New Delhi: Lashing out at the government for being in denial mode, former Prime Minister Manmohan Singh on Wednesday agreed with a former close aide that the Centre’s hopes of turning India into a $5 trillion economy by 2024-25 was “wishful thinking”.
Montek Singh Ahluwalia, has “pointed out that contrary to what the ruling group may say, today the $5 trillion economy by 2024-25 is wishful thinking. Also there is no reason to expect that farmers’ income will be doubled in a three-year period (as the government has announced),” Singh said after releasing “Backstage – The Story Behind India’s High Growth Years” by the former Planning Commission Deputy Chairman.
“Today, we have a government that does not acknowledge a word such as slowdown. This is not good… Unless you conceptualise the problem, you will not find answers,” a confident sounding Manmohan Singh, who did not once refer to his notes during his 21-minute address, asserted.
“I think these issues will be debated and should be debated… If you do not recognise the problems that you face, you are not likely to find credible answers to take corrective action. That is the real danger,” he said.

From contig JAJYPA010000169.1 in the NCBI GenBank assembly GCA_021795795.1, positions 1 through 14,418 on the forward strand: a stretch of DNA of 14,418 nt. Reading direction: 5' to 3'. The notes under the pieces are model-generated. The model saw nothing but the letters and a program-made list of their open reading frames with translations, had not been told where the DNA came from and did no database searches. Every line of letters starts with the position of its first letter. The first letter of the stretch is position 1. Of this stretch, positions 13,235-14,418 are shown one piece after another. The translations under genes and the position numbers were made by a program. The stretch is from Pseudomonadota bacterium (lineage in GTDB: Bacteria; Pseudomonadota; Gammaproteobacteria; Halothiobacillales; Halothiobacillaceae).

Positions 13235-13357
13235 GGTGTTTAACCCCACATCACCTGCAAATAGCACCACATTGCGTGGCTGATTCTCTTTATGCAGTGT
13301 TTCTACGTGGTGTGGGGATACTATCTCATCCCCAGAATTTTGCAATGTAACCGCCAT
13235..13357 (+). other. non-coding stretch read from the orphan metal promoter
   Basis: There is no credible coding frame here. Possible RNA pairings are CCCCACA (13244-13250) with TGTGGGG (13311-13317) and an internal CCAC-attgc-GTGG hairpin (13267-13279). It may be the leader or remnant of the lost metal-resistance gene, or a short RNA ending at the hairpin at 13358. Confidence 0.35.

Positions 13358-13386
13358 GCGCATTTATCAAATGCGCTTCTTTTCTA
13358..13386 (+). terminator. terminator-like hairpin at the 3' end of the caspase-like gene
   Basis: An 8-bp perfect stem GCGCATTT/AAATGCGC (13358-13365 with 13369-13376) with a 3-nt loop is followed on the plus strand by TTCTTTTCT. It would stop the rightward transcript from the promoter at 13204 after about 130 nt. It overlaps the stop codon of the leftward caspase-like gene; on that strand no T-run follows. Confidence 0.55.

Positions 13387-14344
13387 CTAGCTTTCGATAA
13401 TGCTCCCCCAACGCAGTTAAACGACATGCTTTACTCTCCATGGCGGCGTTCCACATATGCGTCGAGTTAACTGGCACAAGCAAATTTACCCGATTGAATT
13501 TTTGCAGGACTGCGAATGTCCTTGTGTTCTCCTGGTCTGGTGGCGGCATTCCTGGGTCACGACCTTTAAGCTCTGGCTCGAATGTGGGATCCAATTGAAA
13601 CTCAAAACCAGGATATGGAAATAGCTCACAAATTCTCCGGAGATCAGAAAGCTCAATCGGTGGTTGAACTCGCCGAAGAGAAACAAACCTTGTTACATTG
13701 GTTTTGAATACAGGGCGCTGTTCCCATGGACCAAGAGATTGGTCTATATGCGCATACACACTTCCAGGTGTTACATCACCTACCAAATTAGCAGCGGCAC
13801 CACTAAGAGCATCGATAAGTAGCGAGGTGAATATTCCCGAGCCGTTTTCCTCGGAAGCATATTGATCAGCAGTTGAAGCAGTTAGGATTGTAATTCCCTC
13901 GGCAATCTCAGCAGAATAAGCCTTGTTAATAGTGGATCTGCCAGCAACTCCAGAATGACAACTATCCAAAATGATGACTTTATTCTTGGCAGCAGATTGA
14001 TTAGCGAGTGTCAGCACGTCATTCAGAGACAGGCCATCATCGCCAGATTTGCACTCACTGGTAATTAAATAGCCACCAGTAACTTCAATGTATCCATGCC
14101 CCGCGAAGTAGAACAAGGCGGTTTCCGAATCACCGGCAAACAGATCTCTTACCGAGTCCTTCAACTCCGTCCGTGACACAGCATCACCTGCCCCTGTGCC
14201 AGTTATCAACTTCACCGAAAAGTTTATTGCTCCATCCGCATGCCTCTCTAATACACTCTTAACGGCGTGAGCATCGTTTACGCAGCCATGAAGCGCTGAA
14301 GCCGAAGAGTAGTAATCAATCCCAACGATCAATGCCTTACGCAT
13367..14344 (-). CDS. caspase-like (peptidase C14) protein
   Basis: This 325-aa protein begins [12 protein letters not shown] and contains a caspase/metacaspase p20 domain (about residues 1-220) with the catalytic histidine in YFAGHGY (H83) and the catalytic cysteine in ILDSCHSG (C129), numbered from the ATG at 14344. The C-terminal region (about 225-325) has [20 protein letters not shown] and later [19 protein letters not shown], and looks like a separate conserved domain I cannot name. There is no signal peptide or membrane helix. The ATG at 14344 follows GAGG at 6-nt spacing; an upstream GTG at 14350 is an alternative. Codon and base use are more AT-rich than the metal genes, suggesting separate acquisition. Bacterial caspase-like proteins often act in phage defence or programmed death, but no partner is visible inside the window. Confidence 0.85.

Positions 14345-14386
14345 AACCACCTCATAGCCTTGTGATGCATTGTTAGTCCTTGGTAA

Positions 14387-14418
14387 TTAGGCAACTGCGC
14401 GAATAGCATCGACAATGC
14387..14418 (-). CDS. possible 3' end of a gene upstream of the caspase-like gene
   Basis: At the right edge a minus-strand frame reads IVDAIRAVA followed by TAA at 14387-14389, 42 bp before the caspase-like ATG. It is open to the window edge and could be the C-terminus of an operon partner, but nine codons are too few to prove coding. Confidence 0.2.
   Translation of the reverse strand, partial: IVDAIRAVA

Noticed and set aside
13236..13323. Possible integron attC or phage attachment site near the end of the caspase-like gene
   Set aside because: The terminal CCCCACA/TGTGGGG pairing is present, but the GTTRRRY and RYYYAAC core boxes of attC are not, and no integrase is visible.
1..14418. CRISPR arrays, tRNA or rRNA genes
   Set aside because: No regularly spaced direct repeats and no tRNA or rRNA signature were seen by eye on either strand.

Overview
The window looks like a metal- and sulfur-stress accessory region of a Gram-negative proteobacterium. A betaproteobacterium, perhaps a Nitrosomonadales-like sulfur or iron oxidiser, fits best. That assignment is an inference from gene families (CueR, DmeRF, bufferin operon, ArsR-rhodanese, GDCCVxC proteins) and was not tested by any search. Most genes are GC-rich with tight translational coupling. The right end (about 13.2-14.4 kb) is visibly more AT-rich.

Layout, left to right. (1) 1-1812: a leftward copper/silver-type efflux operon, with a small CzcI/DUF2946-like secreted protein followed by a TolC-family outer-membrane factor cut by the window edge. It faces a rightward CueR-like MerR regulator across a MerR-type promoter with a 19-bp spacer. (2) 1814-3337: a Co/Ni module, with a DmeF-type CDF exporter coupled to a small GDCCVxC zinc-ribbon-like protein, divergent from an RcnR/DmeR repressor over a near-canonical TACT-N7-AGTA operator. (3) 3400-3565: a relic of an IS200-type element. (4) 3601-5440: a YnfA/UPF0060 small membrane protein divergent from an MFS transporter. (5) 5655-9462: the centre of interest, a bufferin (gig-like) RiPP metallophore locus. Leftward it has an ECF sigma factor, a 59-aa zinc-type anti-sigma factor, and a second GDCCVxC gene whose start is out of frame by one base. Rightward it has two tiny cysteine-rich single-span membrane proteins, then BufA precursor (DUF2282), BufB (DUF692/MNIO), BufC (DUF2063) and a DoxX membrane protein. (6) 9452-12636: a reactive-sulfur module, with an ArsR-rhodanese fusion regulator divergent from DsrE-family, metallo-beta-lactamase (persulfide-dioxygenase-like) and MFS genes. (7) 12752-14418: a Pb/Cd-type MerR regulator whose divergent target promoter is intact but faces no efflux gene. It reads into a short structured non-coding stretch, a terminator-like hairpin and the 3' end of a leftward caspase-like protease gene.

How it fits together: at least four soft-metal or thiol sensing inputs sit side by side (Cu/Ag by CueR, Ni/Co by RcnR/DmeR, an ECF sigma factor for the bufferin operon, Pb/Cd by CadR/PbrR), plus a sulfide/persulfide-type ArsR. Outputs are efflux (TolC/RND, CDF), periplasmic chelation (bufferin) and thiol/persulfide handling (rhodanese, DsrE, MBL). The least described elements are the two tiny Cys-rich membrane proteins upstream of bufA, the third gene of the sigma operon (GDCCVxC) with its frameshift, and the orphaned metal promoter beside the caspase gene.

Pathways can emerge only through solid dialogue and discussions on the challenges of taking the country forward, he added.
At the same time, he expressed the hope that there will be a debate for carrying forward the economic reforms initiated.
To become a $5 trillion economy “calls for an average growth rate of about 9 per cent in real terms over the six-year period from 2019-20 to 2024-25. With growth below 5 per cent in 2019-20, and only a slow recovery expected next year, achieving an average of 9 per cent for the period as a whole is simply not credible. We will certainly get to $5 trillion, but it will be a few years later,” Ahluwalia writes in the book, which has been published by Rupa.
“A more realistic target would be to try to reach a growth rate of around 8 per cent per year as quickly as possible. This is certainly necessary if we want to continue to reduce poverty and generate the employment needed to satisfy our young and aspirational labour force. Is 8 per cent growth feasible? India did achieve GDP growth of 8.5 per cent in the first seven years of the UPA, but a return to that growth rate is easier said than done,” Ahluwalia warns.
India’s growth was at 6.8 per cent in 2018-19 and dropped to 5 per cent in 2019-20. It is expected to “strongly rebound” to 6-6.5 per cent in 2020-21 the Economic Survey tabled in Parliament on January 31 said.
Still, Manmohan Singh expressed optimism, saying 8 per cent growth was required but this could only happen after drastic changes in the fiscal policy and the tax structure.